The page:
“But Jesus said, ‘Let the little children come to me, and do not forbid them; for as such is the kingdom of Heaven.’ ” Matthew 19:14 (NKJV)
Today in church we had our annual Thanksgiving worship service where testimonies are shared. This is always a time of praise and joy, but also a heart-rending time for our congregation—as stories are told of God’s grace at work in seemingly impossible circumstances. Relationships are healed, in some cases illnesses are miraculously cured, and Jesus’s life is affirmed in many unique ways.
At today’s service, a young couple got up to share on the microphone. In hand the couple brought a sweet (obviously girl) toddler, dressed in a pretty dark velvet dress with pink trimmings and a matching headband. The couple gave testimony of how they had decided to raise the large family which they wanted through adoption, only to find out how incredibly costly it is to adopt just one child, let alone many! (How tragic is that!!!)
So finally, God had steered the husband and wife to the path of foster care—which in some instances can lead to adoption. Knowing that God was in charge and directing them the couple proceeded, and within a few months this precious little girl had been entrusted to their loving care.
While the husband and wife were sharing in church I experienced a déjà vu of long ago pain as my mind raced back to 1973 when I was forty years old, a fairly new Christian believer, and a contented wife and mother of five. Our children were growing up fast. Because I loved and enjoyed being a mother so much, I wanted to go on with the career which had brought me joy and fulfillment since I’d had my first baby at just under 21 years of age. Thus, quite naturally, Joe and I began to think about doing foster care.
So we signed up with Milwaukee County Welfare Dept. to receive foster children. In those days the wheels moved fairly quickly, and within a few weeks we were given three beautiful blonde sisters, ages three, six, and eight, to care for. Like many foster children, these sisters came from an atmosphere of chaotic dysfunction. What is more, unspeakable things had happened to them that should never happen to anyone—anywhere.
The girls brought their chaos into our home and we had some dicey weeks with them, weeks marked with severe temper tantrums and manifestations of fear. But the love and the order in our home did wonders. After a couple of months it seemed like the girls were our girls. We sincerely hoped we’d be able to keep them forever, and perhaps we would have—BUT, Milwaukee County discovered that the girls’ father and step-mother had paying jobs which could support the children, so the county insisted on returning them to the father’s home.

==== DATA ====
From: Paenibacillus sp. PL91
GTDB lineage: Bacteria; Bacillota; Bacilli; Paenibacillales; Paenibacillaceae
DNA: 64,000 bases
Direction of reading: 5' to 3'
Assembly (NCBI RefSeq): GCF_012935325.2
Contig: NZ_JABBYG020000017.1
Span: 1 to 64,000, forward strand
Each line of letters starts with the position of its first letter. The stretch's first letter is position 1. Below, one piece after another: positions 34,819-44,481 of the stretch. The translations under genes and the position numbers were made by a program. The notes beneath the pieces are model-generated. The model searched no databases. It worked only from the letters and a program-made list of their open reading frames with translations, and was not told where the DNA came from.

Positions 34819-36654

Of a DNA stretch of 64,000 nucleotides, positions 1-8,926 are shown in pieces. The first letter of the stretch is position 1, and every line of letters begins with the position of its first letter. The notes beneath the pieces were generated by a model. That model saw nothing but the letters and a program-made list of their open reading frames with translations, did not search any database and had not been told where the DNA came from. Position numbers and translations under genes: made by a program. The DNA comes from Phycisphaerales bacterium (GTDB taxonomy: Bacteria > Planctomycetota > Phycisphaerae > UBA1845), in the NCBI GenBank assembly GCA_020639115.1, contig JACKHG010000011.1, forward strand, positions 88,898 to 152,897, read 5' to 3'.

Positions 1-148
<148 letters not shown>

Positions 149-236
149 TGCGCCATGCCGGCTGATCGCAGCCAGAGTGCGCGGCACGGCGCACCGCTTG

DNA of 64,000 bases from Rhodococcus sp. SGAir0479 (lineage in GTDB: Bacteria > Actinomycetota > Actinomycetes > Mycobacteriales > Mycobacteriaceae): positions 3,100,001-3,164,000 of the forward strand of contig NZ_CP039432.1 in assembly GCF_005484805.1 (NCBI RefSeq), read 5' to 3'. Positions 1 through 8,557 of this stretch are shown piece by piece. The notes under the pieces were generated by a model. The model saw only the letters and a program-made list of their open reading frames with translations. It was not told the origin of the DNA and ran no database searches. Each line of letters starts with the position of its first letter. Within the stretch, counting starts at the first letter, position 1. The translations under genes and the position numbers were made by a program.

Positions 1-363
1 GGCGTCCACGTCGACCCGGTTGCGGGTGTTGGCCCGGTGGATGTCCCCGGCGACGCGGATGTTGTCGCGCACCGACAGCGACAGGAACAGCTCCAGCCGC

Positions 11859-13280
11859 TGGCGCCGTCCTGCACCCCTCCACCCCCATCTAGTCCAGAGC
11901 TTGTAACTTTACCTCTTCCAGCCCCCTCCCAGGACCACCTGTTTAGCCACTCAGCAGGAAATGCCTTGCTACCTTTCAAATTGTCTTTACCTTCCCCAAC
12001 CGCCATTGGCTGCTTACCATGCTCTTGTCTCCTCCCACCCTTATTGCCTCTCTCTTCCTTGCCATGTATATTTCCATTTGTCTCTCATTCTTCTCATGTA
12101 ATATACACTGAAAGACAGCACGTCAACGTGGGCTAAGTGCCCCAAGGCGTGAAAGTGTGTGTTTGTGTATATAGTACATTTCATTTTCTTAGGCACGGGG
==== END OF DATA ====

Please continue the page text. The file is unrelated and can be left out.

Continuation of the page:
Never mind that we told the Milwaukee County Welfare Dept. we did not want their money—Joe and I would gladly support and raise these children without any outside help. No matter that the step-mother had been heavily addicted to controlled substances, and had an iffy background. No matter that the step-mother had (in the home with the girls’ father) two unruly sons who started fires and thought of other ways to terrify the three sisters (as one of them used to confide in me: “Them’s naughty boys!!”).
Never mind that Joe and I and our five children loved the girls, and had so woven them into the fabric of our home that we would miss them terribly. Within a few days, suddenly the three sisters were gone. A week later, the six year old called on the telephone and said to me, “Maggie I wish I could come to your house!”
We were a bit whacked from these events and thought we would need a long break from foster care, when a couple of weeks later the phone rang and a distraught sounding social worker asked, “Can you take two little boys?” The following dialogue has its humorous side. So here it is.
Me: “How old?”
Social Worker: “One and two.”
Me: “When would they come?”
Social Worker: “NOW! They are sitting on my desk!”
In retrospect, I really suspected perhaps that social worker had told me a windy about them sitting on her desk. Those little boys did come to live with us, and to our knowledge they never BOTH SAT ANYWHERE at the same time! They were always in motion. (This was long before children were incarcerated in car seats in transit. You can imagine what a pleasure ride was like in those days!)
Again, we lost our hearts—but this time we were worn to smithereens, physically as well as emotionally, in the process. Finally, we decided to remove the option of foster care from our family scene. Meanwhile, many questions have surfaced, in the past as well as today. What ever became of those children? Where are they today? What kind of people (mid-lifers no less!) are they? Do they know the Lord Jesus?
It goes without saying that I shared our Lord’s love with the foster children every day, in every way I could. Yes, I hope to meet these now-adult people again, in Glory! I believe that, somehow, I will recognize them.
Margaret L. Been, November 2014
Note: The above-pictured players re-enacting a familiar scene are two of our daughters, Laura and Debra, and one of our sons, Eric, plus an obliging doll—circa 1963. Excuse the gender confusion of the doll. We were not really confused. We simply couldn’t come up with a boy doll at the moment. :)